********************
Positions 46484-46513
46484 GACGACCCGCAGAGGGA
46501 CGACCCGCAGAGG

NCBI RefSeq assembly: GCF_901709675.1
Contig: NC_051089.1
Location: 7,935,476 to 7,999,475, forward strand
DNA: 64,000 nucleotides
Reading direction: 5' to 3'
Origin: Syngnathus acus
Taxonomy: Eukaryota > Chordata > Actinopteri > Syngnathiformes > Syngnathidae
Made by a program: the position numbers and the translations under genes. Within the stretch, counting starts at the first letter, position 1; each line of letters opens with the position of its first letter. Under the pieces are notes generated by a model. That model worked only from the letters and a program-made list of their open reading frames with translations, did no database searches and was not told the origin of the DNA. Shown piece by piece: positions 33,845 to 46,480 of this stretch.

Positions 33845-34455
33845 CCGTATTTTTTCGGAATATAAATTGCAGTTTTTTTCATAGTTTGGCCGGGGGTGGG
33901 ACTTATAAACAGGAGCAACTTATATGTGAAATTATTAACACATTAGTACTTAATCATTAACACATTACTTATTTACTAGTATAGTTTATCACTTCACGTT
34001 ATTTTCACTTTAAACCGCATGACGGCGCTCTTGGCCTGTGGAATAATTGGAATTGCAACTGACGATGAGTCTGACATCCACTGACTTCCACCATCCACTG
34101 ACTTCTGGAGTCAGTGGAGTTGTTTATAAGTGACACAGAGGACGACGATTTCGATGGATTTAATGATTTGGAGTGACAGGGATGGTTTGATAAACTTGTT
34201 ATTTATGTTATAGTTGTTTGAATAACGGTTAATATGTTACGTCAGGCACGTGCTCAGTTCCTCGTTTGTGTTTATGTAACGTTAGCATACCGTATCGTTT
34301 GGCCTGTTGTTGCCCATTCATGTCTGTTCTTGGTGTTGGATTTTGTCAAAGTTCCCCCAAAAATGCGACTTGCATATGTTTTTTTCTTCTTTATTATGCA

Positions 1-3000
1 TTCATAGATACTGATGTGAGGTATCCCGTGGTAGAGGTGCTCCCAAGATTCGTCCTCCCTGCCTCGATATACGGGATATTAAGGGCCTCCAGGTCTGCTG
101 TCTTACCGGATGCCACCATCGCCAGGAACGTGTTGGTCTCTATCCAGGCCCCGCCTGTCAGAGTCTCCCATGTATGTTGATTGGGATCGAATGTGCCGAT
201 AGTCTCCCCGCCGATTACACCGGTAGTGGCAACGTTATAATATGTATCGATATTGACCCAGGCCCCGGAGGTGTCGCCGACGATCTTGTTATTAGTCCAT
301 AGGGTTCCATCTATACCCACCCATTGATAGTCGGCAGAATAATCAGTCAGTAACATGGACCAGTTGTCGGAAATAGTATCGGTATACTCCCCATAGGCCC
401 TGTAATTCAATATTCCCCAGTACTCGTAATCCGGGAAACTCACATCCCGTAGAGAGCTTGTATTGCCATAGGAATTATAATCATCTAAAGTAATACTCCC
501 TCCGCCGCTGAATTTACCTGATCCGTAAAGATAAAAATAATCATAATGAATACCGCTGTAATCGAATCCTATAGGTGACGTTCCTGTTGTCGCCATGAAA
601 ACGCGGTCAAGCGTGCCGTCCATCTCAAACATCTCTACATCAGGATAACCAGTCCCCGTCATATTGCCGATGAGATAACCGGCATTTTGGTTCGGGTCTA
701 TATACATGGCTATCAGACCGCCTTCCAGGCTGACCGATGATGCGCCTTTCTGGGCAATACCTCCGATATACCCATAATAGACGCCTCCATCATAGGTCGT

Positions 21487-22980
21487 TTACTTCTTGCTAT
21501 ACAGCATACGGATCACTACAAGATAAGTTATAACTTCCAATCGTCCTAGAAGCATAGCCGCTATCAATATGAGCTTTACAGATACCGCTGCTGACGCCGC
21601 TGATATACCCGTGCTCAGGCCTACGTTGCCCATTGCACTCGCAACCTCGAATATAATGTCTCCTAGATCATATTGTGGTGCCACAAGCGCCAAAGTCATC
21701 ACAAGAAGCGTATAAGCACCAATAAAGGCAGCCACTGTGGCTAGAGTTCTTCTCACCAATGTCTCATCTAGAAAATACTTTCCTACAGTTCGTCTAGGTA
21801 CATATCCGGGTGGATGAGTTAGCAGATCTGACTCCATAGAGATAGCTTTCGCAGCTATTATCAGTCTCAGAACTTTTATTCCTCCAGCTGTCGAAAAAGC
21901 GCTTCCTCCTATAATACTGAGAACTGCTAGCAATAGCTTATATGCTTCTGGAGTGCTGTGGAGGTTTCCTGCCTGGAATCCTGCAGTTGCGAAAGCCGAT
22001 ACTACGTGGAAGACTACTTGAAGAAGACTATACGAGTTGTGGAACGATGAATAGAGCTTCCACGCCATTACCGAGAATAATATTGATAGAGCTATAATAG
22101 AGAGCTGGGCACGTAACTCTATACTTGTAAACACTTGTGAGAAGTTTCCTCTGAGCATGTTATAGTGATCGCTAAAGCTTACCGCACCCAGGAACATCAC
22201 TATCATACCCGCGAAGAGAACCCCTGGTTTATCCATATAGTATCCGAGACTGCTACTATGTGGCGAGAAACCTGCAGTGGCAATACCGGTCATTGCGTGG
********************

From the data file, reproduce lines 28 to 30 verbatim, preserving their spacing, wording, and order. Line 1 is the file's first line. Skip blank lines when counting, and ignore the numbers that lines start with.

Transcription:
Positions 21487-22980
21487 TTACTTCTTGCTAT
21501 ACAGCATACGGATCACTACAAGATAAGTTATAACTTCCAATCGTCCTAGAAGCATAGCCGCTATCAATATGAGCTTTACAGATACCGCTGCTGACGCCGC